Growing Up With The Grandparents
Ma insisted I call her Naniji. Said it was only fair that I show some respect. Dropping the ji after Nani was one of my first acts of defiance as an adolescent.
It was at a busy street in Bandra. I was calling out to Nani, who was standing out at the other side of the road, and suddenly the “ji” became so cumbersome. Ma, being Ma, reprimanded me even then, on the middle of the road. But by then I had already decided that Nani sounded much nicer.
It is Nani’s controlled voice that I want to hear each time I dial the landline at home. And it’s always a bit of a disappointment when I come home early only to learn that she is yet to return from her evening walk. And she would come, her arms laden with goodies. Farsan, dessert or a new accessory. I just have to mention my favourites to her. And she will procure them for me.
Nanaji, on the other hand, remained Nanaji. Pampering me in equal measure. I remember making a birthday card for him twenty-odd years ago and insisting that I’d give it to him only once he handed me a return gift that evening. They gifted me a pair of earrings that night.
Our annual trips to Jaipur were the highlights of my early years. Nanaji would patiently await my arrival at the airport while Nani would prepare my favourite dishes at home. And for that one month those few years, I had their undivided attention. Feeding me, placating me, spoiling me rotten.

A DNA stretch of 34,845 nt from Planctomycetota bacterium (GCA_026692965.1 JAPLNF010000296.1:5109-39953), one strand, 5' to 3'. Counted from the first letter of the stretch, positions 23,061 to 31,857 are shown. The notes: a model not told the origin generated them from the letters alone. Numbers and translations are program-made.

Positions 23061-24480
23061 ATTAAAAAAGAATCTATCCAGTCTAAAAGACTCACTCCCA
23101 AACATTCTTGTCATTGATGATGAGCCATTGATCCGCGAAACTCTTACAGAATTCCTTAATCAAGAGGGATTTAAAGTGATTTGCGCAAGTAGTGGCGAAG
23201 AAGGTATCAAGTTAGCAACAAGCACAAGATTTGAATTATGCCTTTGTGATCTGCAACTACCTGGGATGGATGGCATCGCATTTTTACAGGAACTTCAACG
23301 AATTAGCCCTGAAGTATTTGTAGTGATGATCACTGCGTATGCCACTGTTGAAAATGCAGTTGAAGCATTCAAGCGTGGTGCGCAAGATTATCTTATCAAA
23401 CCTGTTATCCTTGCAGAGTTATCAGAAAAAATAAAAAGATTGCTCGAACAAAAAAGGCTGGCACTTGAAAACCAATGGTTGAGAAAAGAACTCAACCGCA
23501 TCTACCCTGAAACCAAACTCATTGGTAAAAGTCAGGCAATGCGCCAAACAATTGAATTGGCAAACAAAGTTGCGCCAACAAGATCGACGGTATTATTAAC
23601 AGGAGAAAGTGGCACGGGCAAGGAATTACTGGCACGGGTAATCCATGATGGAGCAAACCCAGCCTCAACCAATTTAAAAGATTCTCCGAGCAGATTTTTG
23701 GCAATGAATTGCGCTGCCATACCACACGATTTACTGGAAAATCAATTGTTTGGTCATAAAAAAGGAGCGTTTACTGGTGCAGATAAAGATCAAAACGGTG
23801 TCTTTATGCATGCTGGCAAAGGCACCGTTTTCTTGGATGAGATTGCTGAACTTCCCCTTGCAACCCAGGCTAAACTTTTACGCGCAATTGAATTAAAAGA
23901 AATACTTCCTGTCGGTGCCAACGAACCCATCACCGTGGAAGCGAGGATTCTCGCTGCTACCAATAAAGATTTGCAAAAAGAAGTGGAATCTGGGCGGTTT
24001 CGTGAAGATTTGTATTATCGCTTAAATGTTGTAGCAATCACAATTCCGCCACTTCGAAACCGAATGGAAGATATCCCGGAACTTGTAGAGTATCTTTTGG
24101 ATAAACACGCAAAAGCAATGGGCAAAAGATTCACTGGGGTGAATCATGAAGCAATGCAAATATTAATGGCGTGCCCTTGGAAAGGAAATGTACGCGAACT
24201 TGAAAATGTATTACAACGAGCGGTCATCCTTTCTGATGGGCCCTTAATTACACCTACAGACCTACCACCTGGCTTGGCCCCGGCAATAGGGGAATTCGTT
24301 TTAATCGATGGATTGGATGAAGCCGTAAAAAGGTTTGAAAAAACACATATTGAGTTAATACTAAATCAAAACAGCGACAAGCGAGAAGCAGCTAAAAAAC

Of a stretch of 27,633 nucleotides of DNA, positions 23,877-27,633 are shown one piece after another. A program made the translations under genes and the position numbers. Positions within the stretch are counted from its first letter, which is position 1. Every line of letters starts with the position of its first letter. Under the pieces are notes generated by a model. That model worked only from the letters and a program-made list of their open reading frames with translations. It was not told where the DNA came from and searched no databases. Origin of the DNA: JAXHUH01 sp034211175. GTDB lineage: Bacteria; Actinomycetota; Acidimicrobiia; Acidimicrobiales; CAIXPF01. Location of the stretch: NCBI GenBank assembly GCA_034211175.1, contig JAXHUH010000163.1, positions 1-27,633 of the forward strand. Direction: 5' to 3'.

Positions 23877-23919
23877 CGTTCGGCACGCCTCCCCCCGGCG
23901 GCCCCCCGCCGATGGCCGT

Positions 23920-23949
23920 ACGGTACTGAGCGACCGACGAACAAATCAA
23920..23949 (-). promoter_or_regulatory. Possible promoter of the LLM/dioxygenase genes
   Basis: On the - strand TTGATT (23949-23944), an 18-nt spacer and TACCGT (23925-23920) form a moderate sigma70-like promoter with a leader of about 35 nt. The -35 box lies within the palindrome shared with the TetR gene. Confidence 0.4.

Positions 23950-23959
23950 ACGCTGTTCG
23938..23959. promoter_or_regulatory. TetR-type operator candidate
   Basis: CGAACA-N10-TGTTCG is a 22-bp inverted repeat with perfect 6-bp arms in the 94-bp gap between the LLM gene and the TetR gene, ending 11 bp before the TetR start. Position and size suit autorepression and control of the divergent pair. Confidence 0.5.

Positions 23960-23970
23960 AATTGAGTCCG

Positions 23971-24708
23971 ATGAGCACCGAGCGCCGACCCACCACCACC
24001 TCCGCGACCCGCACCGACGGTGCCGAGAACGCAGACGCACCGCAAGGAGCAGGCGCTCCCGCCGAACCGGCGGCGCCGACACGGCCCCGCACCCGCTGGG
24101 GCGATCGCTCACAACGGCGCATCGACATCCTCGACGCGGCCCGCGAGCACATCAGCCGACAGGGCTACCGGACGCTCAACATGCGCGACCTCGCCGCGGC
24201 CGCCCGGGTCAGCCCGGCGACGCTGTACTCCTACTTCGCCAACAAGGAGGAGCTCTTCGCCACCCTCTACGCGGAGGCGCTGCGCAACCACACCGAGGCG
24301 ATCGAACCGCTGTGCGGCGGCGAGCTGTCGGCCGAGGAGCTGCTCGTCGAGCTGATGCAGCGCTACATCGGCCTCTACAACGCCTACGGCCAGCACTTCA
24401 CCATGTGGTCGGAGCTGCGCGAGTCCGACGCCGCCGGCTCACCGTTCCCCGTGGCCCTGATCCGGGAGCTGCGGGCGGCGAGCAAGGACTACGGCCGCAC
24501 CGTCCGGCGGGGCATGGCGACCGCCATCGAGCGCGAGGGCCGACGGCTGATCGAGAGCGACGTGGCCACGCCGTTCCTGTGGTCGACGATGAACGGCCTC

I made my first cups of tea and coffee for Nani. She coached me patiently. She taught me how to cut a papaya. She trained me to shop for vegetables. She’d see me pour over my study material late into the nights, especially on exam nights. The next morning I’d be greeted with a gentle reprimand, “One night of studying before an exam isn’t going to take you far.” Nani, till date, remains a woman of few words.
Some days, our words got lost in translation. She is not too fluent in English but she was keen to learn the language. The mother regrets that as children they didn’t speak to Nani in English often enough. But Nani never complained. Calm, collected and poised, she is the life of the household.
It’s such a fun to see Nanaji and Nani quibble with each other. Minor idiosyncrasies, disappointments and differing choices. But underneath all that sub-text there lie strong roots and a determination to sustain the joy. Each working towards it in their own way. And when I see them exchange a few words every evening, him with a drink in hand, her snacking on some bhel, I feel blessed. For them having raised me, for giving me my mother, for making me a part of them.
Happy anniversary, Nanaji and Nani. You were the best thing to happen to me. 🙂
Shruti Garodia is the 20-something daughter of an exasperated mother. When not sparring with the mother, she reads, tweets and occasionally blogs.